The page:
Gov. Mike Dunleavy has called for a second special session to be hosted in Wasilla next month. The session’s agenda is limited to PFD funding.
Two local high school students were killed when a truck plunged off the cliffside and fell about 900 feet to the shoreline below. Authorities said they hope to have an explanation by the end of June.
Bristol Bay fishermen who oppose the Pebble Mine are adding an unusual task to their pre-season chores: They’re writing messages on cork floats and mailing them to Sen. Lisa Murkowski.
With large differences remaining over permanent fund dividends, that means the special session will likely end Thursday or Friday with more work left to do.
A state operating budget is now on its way to Gov. Mike Dunleavy’s desk. The question is whether it will be enough to prevent a government shutdown on July 1.
School districts across Alaska are looking forward to a bump in their bank accounts from a $20M grant appropriated last year. But the overall outlook for state education spending is far from clear.
“We don’t know if it’s lack of sea ice, or if there was a harmful algal bloom,” said Julie Speegle with NOAA Fisheries. “There’s quite a range of factors.”
“You’ll see the reindeer getting into these amazing poses,” said Jane Atkinson, owner of Running Reindeer Ranch. “And it’s like wow…. Look at this little yoga move that they do!”
The Air Force and the Marines started work on Tuesday, helping to construct the new site for the village of Newtok.
As Alaska’s senior population booms, leading to the construction of hundreds of new assisted living home rooms, developers report surging demand — from seniors in state and Outside.
Hoonah is planning a $4.77 million pedestrian project to improve the walkability of its harbor area and make it possible to walk to the community’s cemetery on Pitt Island.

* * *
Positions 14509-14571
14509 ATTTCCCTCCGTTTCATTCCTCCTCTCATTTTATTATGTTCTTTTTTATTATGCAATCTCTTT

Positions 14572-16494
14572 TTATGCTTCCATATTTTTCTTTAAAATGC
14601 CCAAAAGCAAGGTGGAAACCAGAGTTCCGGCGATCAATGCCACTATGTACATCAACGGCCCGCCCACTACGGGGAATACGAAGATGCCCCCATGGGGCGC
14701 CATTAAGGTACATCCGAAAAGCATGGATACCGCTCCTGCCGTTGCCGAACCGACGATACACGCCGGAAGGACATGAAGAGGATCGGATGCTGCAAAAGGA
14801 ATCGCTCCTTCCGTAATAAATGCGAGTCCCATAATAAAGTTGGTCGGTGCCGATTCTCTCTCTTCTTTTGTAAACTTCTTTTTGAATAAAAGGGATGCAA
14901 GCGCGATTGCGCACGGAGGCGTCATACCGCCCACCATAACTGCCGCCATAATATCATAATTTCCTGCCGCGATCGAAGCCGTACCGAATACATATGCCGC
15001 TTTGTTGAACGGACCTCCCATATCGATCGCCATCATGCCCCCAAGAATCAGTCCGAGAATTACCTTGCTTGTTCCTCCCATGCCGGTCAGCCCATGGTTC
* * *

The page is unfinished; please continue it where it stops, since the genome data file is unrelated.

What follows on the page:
Construction season is ramping up in Alaska. What kind of spending is expected in the industry this year?
Construction industry spending in Alaska is projected to increase by 10 percent this year compared to 2018.
As the Alaska Legislature fights over the budget, a decades-old accounting quirk takes on new importance
At Alaska’s state Capitol this week, there’s a lot of talk about something called “the sweep.” What is it, and why is it such a big deal this year?
If an amendment to the capital budget to pay full permanent fund dividends isn’t successful, the Republican House minority leader expects there won’t be enough votes to draw from the Constitutional Budget Reserve.
A new city program in Anchorage is training childcare providers and parents on what to look for in household products to avoid potentially harmful ingredients.
There are various factors slowing the 10-year timber sale the University of Alaska announced last March.
The Homer Spit’s future as an iconic tourist attraction is in danger of washing away. Erosion along the spit’s sea walls is not a new problem. City officials are working with state and federal agencies to find a lasting solution.
Police say an Indiana man arrested on federal child pornography charges is connected to the shooting death of an Anchorage teenager earlier this month.
Named after their local Seattle bar, this was Team Angry Beaver’s first time competing in the 750-mile boat race from Port Townsend, Washington, to Ketchikan, Alaska.
It’s not clear how deeply Gov. Mike Dunleavy will cut using the line-item veto. Medicaid, the university and school bond debt reimbursement are the areas with the biggest increases over what he proposed.